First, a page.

The site of Wac’s first MalaMala camp was in the area where the Mlowathi stream flows into the Sand River. It was soon found that the rains made the river difficult to ford, and in 1930 the camp was moved to its present site, on the western banks of the river. It was used exclusively in winter as a base from which to hunt. But even then, guests were treated like royalty. And royalty (such as Princess Alice and her husband, the Earl of Athlone) were often guests.

Lady Cambell visited MalaMala for the first time in 1935. She embarked immediately on the task of transforming the camp, planting the bougainvillea that has become known as MalaMala’s signature bloom. Today still sees the shock of pink growing abundantly along the camps immaculately-swept pathways.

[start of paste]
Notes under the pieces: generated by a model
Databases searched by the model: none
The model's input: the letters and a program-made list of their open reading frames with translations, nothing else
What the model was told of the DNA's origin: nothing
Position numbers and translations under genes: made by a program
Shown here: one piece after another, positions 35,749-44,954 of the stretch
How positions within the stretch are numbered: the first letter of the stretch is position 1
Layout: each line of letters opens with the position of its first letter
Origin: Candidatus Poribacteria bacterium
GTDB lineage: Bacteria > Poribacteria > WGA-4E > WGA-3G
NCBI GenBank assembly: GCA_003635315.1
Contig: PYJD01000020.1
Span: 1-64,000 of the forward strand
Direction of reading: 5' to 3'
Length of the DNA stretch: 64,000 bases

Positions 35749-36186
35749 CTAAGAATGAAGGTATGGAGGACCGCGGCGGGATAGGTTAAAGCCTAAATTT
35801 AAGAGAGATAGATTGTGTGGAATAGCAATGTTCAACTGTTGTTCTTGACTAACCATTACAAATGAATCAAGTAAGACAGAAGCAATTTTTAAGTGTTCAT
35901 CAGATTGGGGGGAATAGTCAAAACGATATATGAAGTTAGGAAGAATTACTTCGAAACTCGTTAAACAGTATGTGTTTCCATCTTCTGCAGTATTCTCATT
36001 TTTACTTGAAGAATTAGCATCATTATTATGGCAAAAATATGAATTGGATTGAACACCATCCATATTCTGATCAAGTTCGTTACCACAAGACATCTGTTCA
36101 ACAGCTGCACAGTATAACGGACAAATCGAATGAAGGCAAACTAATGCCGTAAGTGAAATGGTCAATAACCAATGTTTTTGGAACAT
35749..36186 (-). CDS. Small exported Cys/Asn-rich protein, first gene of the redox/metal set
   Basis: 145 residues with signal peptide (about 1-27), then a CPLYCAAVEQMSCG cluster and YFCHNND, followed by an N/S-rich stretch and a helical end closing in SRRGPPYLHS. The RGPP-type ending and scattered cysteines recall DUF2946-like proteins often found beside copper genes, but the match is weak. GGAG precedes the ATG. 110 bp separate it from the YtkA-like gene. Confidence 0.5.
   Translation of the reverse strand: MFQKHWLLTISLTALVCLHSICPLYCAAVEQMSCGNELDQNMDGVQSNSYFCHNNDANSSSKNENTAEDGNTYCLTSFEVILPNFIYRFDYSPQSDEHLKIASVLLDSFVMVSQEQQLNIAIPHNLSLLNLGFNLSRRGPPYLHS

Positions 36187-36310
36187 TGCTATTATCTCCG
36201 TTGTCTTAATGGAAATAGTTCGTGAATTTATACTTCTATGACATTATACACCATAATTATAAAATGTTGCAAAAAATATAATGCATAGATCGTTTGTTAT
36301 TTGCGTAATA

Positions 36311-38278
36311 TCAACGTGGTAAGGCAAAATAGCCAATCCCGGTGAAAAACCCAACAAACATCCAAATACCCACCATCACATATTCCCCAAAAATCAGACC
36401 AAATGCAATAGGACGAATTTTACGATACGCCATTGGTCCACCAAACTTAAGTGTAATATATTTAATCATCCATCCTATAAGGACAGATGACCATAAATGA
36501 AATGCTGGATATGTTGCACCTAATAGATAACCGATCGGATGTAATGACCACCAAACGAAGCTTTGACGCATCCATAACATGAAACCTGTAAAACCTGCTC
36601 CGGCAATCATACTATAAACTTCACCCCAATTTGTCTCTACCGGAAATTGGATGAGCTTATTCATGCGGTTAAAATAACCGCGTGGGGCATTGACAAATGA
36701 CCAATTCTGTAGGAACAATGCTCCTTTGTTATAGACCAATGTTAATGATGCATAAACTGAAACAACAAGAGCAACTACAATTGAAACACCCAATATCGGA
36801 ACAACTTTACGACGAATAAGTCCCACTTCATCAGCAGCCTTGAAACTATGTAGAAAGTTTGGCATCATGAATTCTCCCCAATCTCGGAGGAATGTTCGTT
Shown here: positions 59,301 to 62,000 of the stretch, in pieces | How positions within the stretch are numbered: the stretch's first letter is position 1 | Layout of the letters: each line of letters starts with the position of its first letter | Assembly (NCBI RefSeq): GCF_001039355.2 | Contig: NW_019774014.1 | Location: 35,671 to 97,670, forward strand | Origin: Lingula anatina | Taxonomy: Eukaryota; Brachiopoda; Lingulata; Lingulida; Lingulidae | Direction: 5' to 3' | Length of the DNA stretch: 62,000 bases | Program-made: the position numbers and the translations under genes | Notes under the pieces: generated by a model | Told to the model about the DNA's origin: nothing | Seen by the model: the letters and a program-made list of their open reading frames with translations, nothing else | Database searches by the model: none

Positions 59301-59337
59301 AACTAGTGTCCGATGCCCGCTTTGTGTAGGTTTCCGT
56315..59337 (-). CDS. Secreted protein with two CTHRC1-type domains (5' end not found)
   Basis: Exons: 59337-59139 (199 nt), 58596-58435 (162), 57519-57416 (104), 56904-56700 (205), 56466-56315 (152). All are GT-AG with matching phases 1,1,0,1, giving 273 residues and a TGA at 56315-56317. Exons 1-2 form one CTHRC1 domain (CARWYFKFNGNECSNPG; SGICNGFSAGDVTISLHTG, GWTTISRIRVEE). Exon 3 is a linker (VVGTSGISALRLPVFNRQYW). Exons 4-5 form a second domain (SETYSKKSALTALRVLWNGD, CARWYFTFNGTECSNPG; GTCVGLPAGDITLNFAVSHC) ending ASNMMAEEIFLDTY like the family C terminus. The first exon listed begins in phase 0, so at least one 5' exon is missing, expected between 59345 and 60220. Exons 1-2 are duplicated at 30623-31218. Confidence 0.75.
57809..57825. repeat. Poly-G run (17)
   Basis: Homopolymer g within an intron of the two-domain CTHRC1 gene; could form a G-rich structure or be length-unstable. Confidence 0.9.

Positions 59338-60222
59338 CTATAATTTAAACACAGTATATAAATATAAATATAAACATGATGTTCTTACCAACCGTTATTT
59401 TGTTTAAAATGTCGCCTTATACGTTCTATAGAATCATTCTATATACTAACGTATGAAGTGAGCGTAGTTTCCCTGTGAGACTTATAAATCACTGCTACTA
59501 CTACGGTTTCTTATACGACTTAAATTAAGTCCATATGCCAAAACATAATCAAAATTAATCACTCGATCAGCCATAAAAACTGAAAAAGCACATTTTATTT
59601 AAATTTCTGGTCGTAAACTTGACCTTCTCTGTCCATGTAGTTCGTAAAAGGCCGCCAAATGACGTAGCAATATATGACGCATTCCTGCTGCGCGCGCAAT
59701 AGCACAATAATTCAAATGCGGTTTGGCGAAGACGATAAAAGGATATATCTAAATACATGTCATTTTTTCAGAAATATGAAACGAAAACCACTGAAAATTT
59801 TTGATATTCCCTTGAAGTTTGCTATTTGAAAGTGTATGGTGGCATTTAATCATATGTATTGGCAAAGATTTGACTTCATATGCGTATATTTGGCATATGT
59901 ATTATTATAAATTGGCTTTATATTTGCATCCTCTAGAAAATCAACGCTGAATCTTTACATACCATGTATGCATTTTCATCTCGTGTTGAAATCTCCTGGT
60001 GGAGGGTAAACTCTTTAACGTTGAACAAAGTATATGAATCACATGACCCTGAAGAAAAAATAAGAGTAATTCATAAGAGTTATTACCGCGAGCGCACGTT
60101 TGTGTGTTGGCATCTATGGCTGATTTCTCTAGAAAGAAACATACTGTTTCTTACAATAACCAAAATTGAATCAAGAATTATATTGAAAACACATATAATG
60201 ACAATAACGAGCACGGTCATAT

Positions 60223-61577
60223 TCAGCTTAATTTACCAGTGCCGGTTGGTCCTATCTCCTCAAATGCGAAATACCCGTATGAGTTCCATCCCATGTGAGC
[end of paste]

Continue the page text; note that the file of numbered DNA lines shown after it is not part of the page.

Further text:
In 1960 Wac submitted his last game report. For more then 30 years he had carefully observed and recorded what had transpired in the field. In that last report, he noted that warthog were now fortunately on the increase, while sable antelope were on the decline. He mentioned in the end of his report that 130 guests had enjoyed MalaMala that season, more than half of these having been women and children (a new development). Wac signed the report as Colonel and was never to return to MalaMala.